Oil Prices Retreat on Renewed Demand Concerns in the U.S. and China

Oil Prices Retreat on Renewed Demand Concerns in the U.S. and China

On Monday, oil prices retreated, reversing the gains seen on Friday, as revived worries about weakening demand in the United States and China impacted market sentiment.

As of 0400 GMT, Brent crude futures for January were down 71 cents, or 0.87%, trading at $80.72 per barrel. Simultaneously, U.S. West Texas Intermediate (WTI) crude futures for December stood at $76.49, reflecting a decline of 68 cents, or 0.88%.

Both benchmarks remained significantly below their 100-day moving averages, with WTI at $86.61 per barrel and Brent at $82.31 per barrel.

Despite a nearly 2% increase on Friday following Iraq’s endorsement of OPEC+ oil cuts, prices experienced a weekly drop of about 4%, marking the third consecutive weekly decline since May.

Oil Prices Retreat price chart image

Hiroyuki Kikukawa, President of NS Trading, a unit of Nissan Securities, remarked, “Investors are more focused on slow demand in the United States and China while worries over the potential supply disruptions from the Israel-Hamas conflict have somewhat receded.”

Last week, the U.S. Energy Information Administration (EIA) reduced its expectations for crude oil production in the United States this year and projected a decrease in demand. Additionally, China, the world’s largest crude oil importer, reported weak economic data, raising concerns about a potential decline in demand.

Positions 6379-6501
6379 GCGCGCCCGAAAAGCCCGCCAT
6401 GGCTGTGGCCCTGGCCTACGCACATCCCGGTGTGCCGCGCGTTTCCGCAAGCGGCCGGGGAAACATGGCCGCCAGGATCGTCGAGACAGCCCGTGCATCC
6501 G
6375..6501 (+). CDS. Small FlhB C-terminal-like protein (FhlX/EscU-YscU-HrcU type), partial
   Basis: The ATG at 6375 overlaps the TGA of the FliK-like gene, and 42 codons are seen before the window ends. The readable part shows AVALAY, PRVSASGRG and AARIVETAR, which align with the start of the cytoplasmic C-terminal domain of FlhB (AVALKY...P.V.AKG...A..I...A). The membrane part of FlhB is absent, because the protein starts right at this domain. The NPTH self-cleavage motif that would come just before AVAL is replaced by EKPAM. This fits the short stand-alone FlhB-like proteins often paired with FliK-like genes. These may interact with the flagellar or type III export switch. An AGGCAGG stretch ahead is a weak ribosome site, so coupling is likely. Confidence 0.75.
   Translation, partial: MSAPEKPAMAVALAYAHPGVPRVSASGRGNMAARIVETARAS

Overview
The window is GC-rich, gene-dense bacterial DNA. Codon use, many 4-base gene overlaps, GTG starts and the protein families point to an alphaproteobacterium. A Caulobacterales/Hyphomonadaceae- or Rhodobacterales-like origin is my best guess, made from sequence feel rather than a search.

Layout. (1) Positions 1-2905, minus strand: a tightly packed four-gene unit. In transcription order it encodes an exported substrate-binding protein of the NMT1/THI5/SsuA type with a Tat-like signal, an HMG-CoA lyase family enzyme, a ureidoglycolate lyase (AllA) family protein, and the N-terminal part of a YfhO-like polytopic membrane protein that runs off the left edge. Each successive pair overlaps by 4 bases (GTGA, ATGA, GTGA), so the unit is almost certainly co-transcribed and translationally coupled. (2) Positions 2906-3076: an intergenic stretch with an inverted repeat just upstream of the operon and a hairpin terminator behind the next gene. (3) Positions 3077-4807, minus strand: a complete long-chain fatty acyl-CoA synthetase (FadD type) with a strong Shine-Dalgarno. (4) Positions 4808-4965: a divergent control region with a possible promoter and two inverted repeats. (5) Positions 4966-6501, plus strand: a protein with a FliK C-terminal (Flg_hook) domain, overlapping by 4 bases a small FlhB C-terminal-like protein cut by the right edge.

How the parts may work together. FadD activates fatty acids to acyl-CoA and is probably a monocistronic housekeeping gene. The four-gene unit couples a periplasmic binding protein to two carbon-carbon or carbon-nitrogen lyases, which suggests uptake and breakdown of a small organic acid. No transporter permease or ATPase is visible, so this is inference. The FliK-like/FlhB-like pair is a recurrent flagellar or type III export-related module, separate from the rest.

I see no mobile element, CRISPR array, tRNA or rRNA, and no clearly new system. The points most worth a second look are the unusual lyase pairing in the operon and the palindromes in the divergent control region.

China’s consumer prices hit pandemic-era lows in October, casting doubt on the strength of the country’s economic recovery. Refiners in China also requested less supply from Saudi Arabia, the world’s leading exporter, for December.

Despite the challenges, Kikukawa expressed confidence that oil prices could find support if WTI approaches $75 per barrel. He stated, “If the market falls further, we will likely see support buying on expectations that Saudi Arabia and Russia would decide to continue their voluntary supply cuts after December.”

In a positive development, top oil exporters Saudi Arabia and Russia confirmed last week that they would extend their additional voluntary oil output cuts until the year-end, citing ongoing concerns about demand and economic growth.

Looking ahead, OPEC+ is scheduled to meet on November 26 to discuss further measures.

On the supply side, U.S. energy firms reduced the number of oil rigs for the second consecutive week to the lowest level since January 2022, according to energy services firm Baker Hughes. The rig count is often indicative of future output levels.

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